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Acid Tongues and Tranquil Dreamers: Eight Scientific Rivalries That Changed the World Paperback – October 22, 2002


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Product Details

  • Paperback: 448 pages
  • Publisher: Harper Perennial; 1 Reprint edition (October 22, 2002)
  • Language: English
  • ISBN-10: 0380806134
  • ISBN-13: 978-0380806133
  • Product Dimensions: 5.3 x 1 x 8 inches
  • Shipping Weight: 11.5 ounces
  • Average Customer Review: 4.8 out of 5 stars  See all reviews (4 customer reviews)
  • Amazon Best Sellers Rank: #2,866,975 in Books (See Top 100 in Books)

Editorial Reviews

About the Author

Michael White is a former science editor of British GQ, as well as previous Director of Scientific Studies at d'Overbroeck's college, Oxford.He is the author of hundreds of articles covering the cutting edge of science, as well as popular and classical music.A consultant for the Discovery Channel series "The Science of the Impossible," White is the author of a dozen books, including bestselling biographies of Stephen Hawking, Charles Darwin, Isaac Newton, and Isaac Asimov. He lives with his wife and daughter in London, England.

Customer Reviews

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4 of 4 people found the following review helpful By Stephen A. Haines HALL OF FAME on July 2, 2003
White promotes an eight-round match of leading contenders to explain one of the ways science and technology produce champions. Each match in this series explains how rivalries among scientists developed and what long-term effects the conflicts had for science and for the rest of us. Some of these issues remain almost solely personality clashes, such as the priority question over calculus between Newton and Leibnitz. Others, the choice of AC over DC for electrical power distribution and which nation would be the first to build a nuclear bomb, are meaningful to us all. Offering brief descriptions of the issues and personalities, each of the essays is a good synopsis of the science. The personality sketches are given with a strong emphasis on the contender's childhood where it can be derived. Although the relevance of the childhood foundations seems contrived in most cases, the information provides a "human" background of people who often seem remote from us.
The topics and personalities are so disparate that a general assessment is difficult, if not impossible for this work. To his credit, White has focussed on fundamental questions and not been distracted by side issues. He is at pains to be "fair", avoiding judgmental approaches and emphasising long-term impact of the conflict's resolution. If the personality involved is too obtuse, stubborn or devious to withstand White's scrutiny, he makes it clear that the problem lies with that individual. However, as he admits, he's not the only one doing the judging. Aristotle's views of nature inexplicably dominated Western European thinking for two millennia because his proposed "four basic elements" could be merged with nearly any philosophy. Only reason backed by empirical evidence would overcome this long tradition.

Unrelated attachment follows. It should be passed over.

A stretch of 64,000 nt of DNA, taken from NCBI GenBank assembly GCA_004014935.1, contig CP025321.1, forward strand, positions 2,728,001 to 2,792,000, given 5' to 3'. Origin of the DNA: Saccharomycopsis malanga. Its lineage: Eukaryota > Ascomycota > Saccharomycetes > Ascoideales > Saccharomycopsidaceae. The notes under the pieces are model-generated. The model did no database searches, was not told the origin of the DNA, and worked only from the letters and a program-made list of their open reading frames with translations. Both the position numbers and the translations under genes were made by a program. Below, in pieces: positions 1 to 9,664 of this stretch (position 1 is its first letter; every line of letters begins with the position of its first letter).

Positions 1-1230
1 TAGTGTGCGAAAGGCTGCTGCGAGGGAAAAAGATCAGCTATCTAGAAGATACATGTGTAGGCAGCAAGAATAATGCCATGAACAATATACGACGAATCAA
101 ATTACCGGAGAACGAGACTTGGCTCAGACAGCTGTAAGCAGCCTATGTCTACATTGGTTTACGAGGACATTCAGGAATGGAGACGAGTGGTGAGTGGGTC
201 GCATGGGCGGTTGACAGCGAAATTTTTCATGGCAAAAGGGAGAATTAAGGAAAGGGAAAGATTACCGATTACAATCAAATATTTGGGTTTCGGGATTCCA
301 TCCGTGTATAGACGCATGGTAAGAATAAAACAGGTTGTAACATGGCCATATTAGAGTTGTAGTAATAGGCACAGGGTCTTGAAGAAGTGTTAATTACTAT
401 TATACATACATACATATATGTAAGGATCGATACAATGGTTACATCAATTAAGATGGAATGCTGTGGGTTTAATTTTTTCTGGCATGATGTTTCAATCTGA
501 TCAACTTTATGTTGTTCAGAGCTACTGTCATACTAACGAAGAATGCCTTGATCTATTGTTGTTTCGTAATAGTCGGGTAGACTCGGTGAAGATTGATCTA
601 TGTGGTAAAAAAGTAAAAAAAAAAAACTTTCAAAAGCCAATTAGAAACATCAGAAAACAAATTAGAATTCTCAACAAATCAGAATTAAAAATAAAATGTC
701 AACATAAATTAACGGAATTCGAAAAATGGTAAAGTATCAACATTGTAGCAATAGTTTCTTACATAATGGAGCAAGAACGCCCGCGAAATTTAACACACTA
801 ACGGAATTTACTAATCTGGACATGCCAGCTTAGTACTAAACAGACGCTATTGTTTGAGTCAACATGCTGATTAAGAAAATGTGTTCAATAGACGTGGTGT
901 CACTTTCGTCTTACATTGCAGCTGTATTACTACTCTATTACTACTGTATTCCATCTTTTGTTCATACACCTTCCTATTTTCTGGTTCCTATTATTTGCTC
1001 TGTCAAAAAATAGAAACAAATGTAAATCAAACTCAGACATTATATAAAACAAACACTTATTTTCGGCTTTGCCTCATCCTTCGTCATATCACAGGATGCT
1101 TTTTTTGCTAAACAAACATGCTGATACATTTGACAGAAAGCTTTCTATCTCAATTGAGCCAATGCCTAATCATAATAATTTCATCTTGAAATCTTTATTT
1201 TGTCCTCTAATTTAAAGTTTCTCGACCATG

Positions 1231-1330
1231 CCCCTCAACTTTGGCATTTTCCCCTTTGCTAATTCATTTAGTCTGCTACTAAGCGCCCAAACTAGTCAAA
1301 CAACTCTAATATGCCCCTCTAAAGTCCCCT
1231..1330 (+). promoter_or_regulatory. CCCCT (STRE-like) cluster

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For me, this book was nothing short of an absolutely excellent read. In fact, I was disappointed when I reached the end; I wanted more such stories. The author discusses eight rivalries peppered over the past three and a half centuries - from the mid-seventeenth to the dawn of the twenty-first. The author's writing style is very captivating. It is also friendly, clear, lively and highly accessible.

The only criticism that I have pertains to Chapter 5 (concerning the Manhattan Project). I have read a great many books on this topic - both technical and historical. Based on their content, I found a few statements made in this chapter to be misleading if not simply wrong. But despite this shortcoming, this book does contain a wealth of highly fascinating information; I learned quite a bit from it. This work can be enjoyed by absolutely everyone; however, I believe that science enthusiasts would relish it the most.
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Learn about some of the science and technology that shaped history through the intense stories of serious rivalries. The author also discusses some of the psychology and benefits of competition.

You can read the chapters in any order - start with your favorite subject and work your way through. Accessible to a wide audience.

The topics are very well researched - huge bibliography and index to help you learn more.

Highly recommended, especially for a science or history class.
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This was a great book on scientific history. It may be a little hard for completely non-technical people to follow. However, the "scientific rivalries" theory is more of an organizing principal than a well-developed theory. That's okay. The matching of rivals keeps it interesting and memorable.
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